Star Wars Comics Review: Star Wars: Poe Dameron 18

This review of Star Wars: Poe Dameron #18 contains minor spoilers.

Writer Charles Soule has never shyed away from incorporating contemporary events into his comics tales. It’s why Poe Dameron #18 has a particular resonance about the importance of information as rallying point and commodity.

The latest issue of Marvel’s third Star Wars monthly series is jarring, illuminating and, above all, mindful, given the precarious nature of a galaxy that’s caught in a standoff by the Resistance and an ever-growing and seemingly morality free First Order.

Written by Soule, illustrated Angel Unzueta, colored by Arif Prianto, lettered by VC’s Joe Caramagna, the second part of the “War Stories” arc finds Black Squadron divided in duties, with Jess, Kare and Suralinda attempting to expose the ruthlessness of a First Order detachment on a world rich with thorilide deposits.

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Star Wars Comics Review: Star Wars 34

This review of Star Wars #34 contains minor spoilers.

There’s a certain satisfaction when you come across a neatly contained one-issue story in comic books. Star Wars #34 is exactly that, given it’s briskly paced, energetically illustrated and rollicking from start to finish.

This issue, written by Jason Aaron and illustrated by Salvador Larroca, with colors by Edgar Delgado and letters by VC’s Clayton Cowles, focuses on Lando Calrissian and Capt. Sana Starros.

It is, to be blunt, pure joy to read, from the cover by Mike Mayhew to the final page with the surprising reveal, setting the stage for issue #35.

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Star Wars Comics Review: Doctor Aphra #11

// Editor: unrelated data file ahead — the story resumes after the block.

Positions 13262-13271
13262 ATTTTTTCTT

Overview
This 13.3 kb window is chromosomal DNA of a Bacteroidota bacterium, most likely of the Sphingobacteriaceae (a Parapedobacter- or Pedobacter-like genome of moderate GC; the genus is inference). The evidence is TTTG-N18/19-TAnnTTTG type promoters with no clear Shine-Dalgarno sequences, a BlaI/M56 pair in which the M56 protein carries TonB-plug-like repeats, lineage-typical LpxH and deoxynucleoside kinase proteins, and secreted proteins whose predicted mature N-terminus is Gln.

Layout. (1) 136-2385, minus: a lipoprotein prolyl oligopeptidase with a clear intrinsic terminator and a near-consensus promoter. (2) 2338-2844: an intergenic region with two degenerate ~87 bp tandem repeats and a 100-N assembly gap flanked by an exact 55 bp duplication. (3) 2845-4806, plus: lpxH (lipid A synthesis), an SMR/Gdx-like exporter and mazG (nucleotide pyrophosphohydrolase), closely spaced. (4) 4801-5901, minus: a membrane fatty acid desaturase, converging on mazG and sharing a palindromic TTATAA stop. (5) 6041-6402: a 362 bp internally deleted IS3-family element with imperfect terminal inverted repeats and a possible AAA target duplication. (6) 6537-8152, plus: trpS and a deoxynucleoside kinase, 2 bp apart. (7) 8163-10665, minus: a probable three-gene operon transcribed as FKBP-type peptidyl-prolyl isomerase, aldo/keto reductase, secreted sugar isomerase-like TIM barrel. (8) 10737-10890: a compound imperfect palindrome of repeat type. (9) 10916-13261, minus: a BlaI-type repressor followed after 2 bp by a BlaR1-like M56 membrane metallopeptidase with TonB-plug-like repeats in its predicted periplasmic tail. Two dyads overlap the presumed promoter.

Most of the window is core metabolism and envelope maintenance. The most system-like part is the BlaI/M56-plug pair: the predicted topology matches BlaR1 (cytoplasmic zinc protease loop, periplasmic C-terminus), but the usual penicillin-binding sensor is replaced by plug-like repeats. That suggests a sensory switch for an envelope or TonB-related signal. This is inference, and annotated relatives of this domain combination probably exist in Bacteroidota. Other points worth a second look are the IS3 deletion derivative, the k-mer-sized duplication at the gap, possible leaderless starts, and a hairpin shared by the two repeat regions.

This review of Star Wars: Doctor Aphra #11 contains minor spoilers.

Doctor Aphra is overwhelmed, overworked and underpaid. In other words, she’s in her element.

But the ambiguously moral archeologist with an eye for profit must contend with far more than she would have liked in the pages of Star Wars: Doctor Aphra #11, given her efforts to remain dead to Darth Vader are unraveling and there’s little she can do to stop it.

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Star Wars Comics Reviews: Star Wars: Rogue One — Cassian & K-2SO

This review of Star Wars: Rogue One — Cassian & K-2SO contains minor spoilers.

Now we know why K-2SO handled that sidearm with such lethality toward the end of Rogue One: A Star Wars Story.

We also know a great deal more about the nature of the relationship the ex-Imperial droid shared with Rebel spy Cassian Endor, too. This story is a splendid example of how comics can be used to build up and add to the mythology of Star Wars films.

Written by crime-fiction novelist and comics writer Duane Swiercyznski (check out his work on Dark Circle ComicsThe Black Hood), this one-shot provides a solidly entertaining origin story for Cassian Andor and K-2SO. The cover is by Julian Totino Tedesco with a variant (pictured) by Chris Samnee.

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Star Wars Comics Review: Darth Vader #4

This review of Star Wars: Darth Vader #4 contains minor spoilers.

In the penultimate issue of the first arc of Charles Soule’s history of the Dark Lord of Sith, readers are treated to something not seen since the waning minutes of Revenge of the Sith: A weakened Vader contending with not just failure, but mortal peril.

The result? Pain, horror and revenge.